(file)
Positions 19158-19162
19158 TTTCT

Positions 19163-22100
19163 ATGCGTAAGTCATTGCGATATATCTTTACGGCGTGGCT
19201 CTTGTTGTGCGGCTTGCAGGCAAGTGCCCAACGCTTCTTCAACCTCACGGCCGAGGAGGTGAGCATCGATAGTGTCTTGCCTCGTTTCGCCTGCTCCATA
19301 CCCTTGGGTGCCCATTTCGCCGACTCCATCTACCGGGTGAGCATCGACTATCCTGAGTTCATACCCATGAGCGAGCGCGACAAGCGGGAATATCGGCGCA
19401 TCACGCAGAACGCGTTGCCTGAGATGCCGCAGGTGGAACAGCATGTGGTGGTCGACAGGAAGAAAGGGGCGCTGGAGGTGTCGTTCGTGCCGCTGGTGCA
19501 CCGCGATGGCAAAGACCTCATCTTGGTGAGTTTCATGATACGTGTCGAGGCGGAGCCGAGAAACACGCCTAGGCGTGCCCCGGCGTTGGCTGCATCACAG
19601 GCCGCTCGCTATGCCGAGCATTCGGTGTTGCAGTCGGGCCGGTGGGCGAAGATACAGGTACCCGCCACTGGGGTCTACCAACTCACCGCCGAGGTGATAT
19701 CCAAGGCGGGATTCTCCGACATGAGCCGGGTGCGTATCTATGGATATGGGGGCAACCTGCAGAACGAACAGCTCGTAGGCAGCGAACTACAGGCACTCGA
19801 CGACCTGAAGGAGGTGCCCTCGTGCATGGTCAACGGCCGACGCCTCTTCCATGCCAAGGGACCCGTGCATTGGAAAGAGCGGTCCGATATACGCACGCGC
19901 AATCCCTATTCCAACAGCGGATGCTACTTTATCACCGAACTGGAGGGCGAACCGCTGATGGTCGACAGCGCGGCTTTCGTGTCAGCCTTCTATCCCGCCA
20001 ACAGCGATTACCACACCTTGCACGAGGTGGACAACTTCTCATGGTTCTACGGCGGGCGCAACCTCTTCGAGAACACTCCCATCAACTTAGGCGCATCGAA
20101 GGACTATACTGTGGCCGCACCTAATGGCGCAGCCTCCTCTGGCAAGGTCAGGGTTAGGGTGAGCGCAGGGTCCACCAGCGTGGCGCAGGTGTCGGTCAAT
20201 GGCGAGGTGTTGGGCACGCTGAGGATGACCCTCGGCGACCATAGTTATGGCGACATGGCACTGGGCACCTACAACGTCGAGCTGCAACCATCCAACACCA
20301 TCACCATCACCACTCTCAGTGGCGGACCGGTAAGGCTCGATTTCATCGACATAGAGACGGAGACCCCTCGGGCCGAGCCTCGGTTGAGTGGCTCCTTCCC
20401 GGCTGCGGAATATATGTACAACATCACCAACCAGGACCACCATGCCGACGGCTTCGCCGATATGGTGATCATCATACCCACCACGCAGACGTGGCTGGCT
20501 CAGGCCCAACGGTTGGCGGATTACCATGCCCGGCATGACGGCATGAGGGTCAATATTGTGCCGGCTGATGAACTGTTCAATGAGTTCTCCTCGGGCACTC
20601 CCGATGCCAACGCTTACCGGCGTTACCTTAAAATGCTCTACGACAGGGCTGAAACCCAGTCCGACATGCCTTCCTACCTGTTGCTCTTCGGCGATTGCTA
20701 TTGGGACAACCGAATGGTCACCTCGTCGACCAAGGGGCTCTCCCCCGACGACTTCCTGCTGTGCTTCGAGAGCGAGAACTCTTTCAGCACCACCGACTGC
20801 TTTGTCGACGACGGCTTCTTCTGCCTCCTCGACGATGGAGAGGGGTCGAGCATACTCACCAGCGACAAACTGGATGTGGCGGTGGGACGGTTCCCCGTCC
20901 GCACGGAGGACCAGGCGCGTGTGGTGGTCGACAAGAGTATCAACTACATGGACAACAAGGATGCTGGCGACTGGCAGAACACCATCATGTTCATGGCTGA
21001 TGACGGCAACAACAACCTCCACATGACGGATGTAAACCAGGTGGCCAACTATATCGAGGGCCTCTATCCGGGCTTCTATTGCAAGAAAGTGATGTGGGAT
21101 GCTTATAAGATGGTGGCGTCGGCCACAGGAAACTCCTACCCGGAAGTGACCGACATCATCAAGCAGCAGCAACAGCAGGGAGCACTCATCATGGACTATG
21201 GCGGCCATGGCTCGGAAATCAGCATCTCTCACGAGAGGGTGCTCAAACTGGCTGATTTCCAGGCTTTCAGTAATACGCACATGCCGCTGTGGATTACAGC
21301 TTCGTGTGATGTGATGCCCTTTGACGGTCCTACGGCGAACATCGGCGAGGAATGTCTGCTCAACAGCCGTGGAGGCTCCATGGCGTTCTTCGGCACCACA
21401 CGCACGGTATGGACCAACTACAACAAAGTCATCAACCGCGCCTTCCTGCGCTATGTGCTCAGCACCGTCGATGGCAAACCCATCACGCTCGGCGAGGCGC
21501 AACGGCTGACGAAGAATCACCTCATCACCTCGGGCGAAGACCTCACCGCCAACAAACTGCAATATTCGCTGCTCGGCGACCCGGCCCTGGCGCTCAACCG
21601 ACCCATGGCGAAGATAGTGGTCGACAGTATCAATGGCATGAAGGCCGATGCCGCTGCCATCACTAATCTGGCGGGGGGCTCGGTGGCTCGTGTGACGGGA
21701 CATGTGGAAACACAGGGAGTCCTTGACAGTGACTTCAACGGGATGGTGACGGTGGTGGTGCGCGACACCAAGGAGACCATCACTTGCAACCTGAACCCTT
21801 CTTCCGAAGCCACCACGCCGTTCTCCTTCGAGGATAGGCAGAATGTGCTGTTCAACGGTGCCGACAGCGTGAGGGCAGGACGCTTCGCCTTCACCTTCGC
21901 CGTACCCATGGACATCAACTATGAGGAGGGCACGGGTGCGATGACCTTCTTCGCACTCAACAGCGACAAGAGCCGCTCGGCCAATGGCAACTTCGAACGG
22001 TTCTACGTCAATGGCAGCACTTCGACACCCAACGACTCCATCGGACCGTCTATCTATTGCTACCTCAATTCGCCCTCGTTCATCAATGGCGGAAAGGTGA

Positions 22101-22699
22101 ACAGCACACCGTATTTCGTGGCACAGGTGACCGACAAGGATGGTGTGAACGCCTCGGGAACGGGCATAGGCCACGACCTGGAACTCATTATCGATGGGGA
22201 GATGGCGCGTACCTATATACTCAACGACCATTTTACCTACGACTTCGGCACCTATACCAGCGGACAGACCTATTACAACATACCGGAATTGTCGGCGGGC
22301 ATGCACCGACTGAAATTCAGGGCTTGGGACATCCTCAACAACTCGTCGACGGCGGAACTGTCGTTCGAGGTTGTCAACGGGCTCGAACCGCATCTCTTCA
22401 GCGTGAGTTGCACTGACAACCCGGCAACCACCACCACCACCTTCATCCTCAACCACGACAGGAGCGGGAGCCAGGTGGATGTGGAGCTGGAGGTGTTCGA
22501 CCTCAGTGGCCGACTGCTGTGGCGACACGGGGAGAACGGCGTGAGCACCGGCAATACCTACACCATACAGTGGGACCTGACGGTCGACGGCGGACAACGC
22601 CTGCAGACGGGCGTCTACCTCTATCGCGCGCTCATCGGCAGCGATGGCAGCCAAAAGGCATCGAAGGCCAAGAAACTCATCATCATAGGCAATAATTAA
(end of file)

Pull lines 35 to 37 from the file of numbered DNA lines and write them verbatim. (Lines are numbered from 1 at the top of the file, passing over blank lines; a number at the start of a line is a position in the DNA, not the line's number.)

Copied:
22101 ACAGCACACCGTATTTCGTGGCACAGGTGACCGACAAGGATGGTGTGAACGCCTCGGGAACGGGCATAGGCCACGACCTGGAACTCATTATCGATGGGGA
22201 GATGGCGCGTACCTATATACTCAACGACCATTTTACCTACGACTTCGGCACCTATACCAGCGGACAGACCTATTACAACATACCGGAATTGTCGGCGGGC
22301 ATGCACCGACTGAAATTCAGGGCTTGGGACATCCTCAACAACTCGTCGACGGCGGAACTGTCGTTCGAGGTTGTCAACGGGCTCGAACCGCATCTCTTCA